Vegetables to Sow Now for Harvesting Late Winter and into Early Spring.

If you are vegetable grower, you are now likely to be enjoying the start of harvesting season, when so many of the plants you have nurtured throughout the year are giving back with abundant yields. But now is also a good time to start sowing seed for vegetables to grow and harvest over the winter and into early spring. There might not be as much choice, but there is in fact still plenty of choice, with a few interesting options you may not have considered before. Here we have listed 5 vegetables to sow towards the end of the growing season to stop your vegetable beds going bare as the cold weather hits.

Spring Onion White Lisbon Winter Hardy

Spring onions 'White Lisbon' - © GAP Photos/John Glover

Spring onions ‘White Lisbon’ – © GAP Photos/John Glover

Spring onions are useful little crops due to their quick turnaround time from seed to harvested vegetable. They also take very little space comparative to other vegetables and can be used to add extra flavour to so many dishes. As this particular variety is so hardy, it can be sown in late summer and into the early autumn for harvest early spring the following year.

Mustard – Brassica juncea

Mustard 'Red Dragon' - © GAP Photos/Heather Edwards

Mustard ‘Red Dragon’ – © GAP Photos/Heather Edwards

This annual herb is a hardy edible which adds a strong flavour to a winter salad or stir-fry. As it doesn’t need warmer temperatures to germinate, it is ideal for growing through the winter when so many other vegetables seeds would fail. The variety ‘Red Dragon’ is thought to produce particularly strong leaves in winter when grown from a late summer or autumn sowing.

Spinach – Spinacia oleracea

Spinacia oleracea 'Giant Winter' - Spinach - © GAP Photos/Thomas Alamy

Spinacia oleracea ‘Giant Winter’ – Spinach – © GAP Photos/Thomas Alamy

True spinach copes well in heavy frosts, and the leaves actually taste all the better for the cold. This can be sown as late as September for harvest through the winter and into the early spring. While this vegetable handles itself well in the winter, you will need to protect it from slugs and snails, who will leave it with holey-leaves if they get the chance. ‘Giant Winter’ is meant to be a particularly vigilant variety.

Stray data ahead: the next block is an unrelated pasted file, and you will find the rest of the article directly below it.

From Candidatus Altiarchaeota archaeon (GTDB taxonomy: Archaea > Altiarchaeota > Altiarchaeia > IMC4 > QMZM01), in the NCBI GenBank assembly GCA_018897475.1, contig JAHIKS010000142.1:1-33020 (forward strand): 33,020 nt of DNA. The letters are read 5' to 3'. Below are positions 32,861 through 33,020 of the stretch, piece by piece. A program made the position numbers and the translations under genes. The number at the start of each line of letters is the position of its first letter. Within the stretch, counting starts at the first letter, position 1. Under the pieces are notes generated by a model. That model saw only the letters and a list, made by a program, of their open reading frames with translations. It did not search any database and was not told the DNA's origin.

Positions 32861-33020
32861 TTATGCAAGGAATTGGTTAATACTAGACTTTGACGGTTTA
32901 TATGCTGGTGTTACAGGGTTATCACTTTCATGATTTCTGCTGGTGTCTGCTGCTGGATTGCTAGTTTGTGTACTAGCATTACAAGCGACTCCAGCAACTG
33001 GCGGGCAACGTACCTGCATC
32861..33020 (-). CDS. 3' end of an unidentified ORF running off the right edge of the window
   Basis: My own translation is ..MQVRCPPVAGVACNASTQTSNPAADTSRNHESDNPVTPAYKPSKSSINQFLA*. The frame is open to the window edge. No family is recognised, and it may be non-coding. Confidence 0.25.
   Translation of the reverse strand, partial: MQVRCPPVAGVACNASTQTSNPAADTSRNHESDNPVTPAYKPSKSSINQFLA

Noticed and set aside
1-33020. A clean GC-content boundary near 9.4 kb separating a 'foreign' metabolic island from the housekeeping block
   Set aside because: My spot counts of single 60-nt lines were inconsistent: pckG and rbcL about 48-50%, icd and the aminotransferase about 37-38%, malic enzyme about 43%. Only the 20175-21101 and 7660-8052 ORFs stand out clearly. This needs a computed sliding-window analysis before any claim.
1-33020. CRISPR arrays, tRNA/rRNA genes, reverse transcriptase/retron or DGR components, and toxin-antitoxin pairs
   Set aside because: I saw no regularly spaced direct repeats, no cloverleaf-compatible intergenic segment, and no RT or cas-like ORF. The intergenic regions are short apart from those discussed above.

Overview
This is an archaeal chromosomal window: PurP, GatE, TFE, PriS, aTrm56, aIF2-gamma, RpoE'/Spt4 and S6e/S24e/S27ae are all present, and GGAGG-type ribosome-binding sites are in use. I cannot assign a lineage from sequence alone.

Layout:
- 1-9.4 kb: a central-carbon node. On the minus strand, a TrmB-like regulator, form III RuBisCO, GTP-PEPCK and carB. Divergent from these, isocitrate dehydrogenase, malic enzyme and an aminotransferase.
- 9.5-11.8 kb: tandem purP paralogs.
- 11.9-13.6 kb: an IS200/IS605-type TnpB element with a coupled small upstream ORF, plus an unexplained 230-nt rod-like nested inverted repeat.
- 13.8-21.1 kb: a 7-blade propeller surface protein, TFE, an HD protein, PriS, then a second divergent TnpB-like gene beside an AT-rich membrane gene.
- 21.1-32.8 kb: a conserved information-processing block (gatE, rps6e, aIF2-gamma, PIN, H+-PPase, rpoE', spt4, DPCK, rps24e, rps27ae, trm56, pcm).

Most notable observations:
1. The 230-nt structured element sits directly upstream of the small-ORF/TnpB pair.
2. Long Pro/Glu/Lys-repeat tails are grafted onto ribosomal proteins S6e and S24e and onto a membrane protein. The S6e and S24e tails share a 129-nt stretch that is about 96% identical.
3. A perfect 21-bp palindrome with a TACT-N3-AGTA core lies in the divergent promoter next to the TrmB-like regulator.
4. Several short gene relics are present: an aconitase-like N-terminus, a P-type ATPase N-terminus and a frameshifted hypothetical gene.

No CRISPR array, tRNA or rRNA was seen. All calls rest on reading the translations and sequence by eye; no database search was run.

Carrot – Daucus carota var. sativus

Freshly dug carrots in a basket: Daucus carota 'Atomic Red' 'Jaune de Doubs', 'Autumn King' and 'Lunar White' - © GAP Photos/Martin Hughes-Jones

Freshly dug carrots in a basket: Daucus carota ‘Atomic Red’ ‘Jaune de Doubs’, ‘Autumn King’ and ‘Lunar White’ – © GAP Photos/Martin Hughes-Jones

As a root vegetable, carrots are natural winter-croppers. While their foliage may die back in very cold weather, the root itself will just sit in the soil getting larger until harvest. It is worth sowing additional batches of carrot seeds in late summer so that you can pull the roots up as and when you need to over the winter and into spring. The variety ‘Marion’ is meant to have a particularly long sowing period, going from spring right into October.

Lamb’s lettuce – Valerianella locusta

Picking Lamb's Lettuce - © GAP Photos/John Swithinbank

Picking Lamb’s Lettuce – © GAP Photos/John Swithinbank

If your winters are milder, Lamb’s Lettuce is a great edible to add to your kitchen garden. During extreme winters, this plant is best grown under cover, or protected with a cloche. This soft, evergreen annual is a delicious alternative to lettuce during the winter, and can be sown late summer to early autumn for supply through the cold months.